Every year, on January 16, the eve of the festival of Saint Anthony, the people of San Bartolome de Pinares, in Spain, celebrate the holiday by riding their horses, donkeys and mules through piles of burning tree branches in a curious celebration called Las Luminarias.
The unique tradition of leaping over and through flames dates back 500 years, but men and women who live in the municipality located in the province of Ávila, Castile and León, north-west of Madrid, still celebrate it religiously.
Traditionally, they gather all the branches they find in the days leading up to the festivities, and when dusk falls on the eve of Saint Anthony’s, they light them ablaze.
Riders lead their mounts through the burning piles of the village, accompanied by sounds of drums and Spanish bagpipes.
Jumping through the flames is said to bring the animals the protection of St. Anthony Abad, acknowledged as the patron of domestic animals, ever since the Middle Ages, and locals believe the fire purifies their animals and protects them against illnesses, all year long.
This belief comes from thousands of years ago and, so that animals did not get unwell, the old priests would bless them with fires so that they would jump and be purified.
Of course, animal rights activists don’t agree the whole purification deal but, in a country like Spain where traditions like bullfighting, Shearing of the Beasts or Day of the Geese, they don’t have too many hopes of putting an end to it.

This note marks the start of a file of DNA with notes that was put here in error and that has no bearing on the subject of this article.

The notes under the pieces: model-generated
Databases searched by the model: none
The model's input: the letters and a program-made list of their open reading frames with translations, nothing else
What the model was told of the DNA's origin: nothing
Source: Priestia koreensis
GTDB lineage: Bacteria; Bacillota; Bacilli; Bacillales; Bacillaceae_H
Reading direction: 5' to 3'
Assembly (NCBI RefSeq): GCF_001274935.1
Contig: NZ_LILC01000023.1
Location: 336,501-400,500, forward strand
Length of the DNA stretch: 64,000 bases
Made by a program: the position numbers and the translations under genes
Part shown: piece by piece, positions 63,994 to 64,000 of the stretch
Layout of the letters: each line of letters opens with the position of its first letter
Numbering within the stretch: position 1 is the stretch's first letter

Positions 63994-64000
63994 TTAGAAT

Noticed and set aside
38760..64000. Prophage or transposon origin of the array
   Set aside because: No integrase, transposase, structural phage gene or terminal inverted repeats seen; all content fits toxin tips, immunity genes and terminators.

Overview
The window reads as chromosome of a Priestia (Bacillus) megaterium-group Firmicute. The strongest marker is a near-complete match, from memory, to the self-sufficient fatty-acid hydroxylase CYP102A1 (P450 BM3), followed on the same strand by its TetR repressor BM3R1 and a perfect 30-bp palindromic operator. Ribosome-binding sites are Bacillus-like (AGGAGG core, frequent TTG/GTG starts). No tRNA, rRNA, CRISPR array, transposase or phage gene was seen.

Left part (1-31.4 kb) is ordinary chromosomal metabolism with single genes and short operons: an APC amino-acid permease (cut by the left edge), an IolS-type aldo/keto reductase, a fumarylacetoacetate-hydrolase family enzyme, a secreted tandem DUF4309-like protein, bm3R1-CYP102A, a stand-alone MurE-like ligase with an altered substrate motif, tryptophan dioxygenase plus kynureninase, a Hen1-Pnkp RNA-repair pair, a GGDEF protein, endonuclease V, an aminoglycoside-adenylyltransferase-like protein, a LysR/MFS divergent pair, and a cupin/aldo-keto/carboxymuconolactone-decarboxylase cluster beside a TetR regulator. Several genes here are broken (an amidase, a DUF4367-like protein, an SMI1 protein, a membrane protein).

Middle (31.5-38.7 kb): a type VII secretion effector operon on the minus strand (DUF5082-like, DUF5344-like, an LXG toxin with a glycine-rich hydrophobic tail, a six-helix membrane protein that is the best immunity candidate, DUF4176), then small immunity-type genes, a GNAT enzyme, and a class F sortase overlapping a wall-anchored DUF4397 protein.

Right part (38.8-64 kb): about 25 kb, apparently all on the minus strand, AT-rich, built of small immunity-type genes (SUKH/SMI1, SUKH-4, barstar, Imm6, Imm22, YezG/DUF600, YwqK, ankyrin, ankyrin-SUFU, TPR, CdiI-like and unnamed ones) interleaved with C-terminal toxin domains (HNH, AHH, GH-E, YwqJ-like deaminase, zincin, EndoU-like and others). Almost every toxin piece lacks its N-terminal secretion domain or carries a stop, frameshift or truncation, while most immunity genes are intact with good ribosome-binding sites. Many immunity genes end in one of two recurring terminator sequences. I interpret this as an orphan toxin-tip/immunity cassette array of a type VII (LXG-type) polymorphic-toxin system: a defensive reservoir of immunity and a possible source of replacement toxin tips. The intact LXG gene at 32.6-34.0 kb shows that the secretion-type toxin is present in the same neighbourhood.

“There is no logic in forcing these animals into a stressful situation against their own nature. In the midst of the 21st century, this is something from a bygone era. There is no superstition or belief that should justify an act of such cruelty,” Juan Ignacio Codina from the Observatory of Justice and Animal Defence, said.
However, the owners say their animals remain unharmed during the procession thanks to precautions taken by riders, including to cut their hair to avoid burns.
And, in fact, a few years back, the mayor of San Bartolome de Pinares told reporters that veterinarians checked the horses after Las Luminarias and couldn’t find a single burn mark, or anything else wrong with them.
“You don’t even realize it. It’s like running your finger over a lighter,” explains a local.
Either way, one thing that even the more stubborn locals will agree with is that Las Luminarias has become more than a spectacle in recent years.
If before the shrubs and pine branches used to light the fires used to be much smaller, nowadays they are brought in by trucks with fires much bigger to impress spectators.
Images from web – Google Research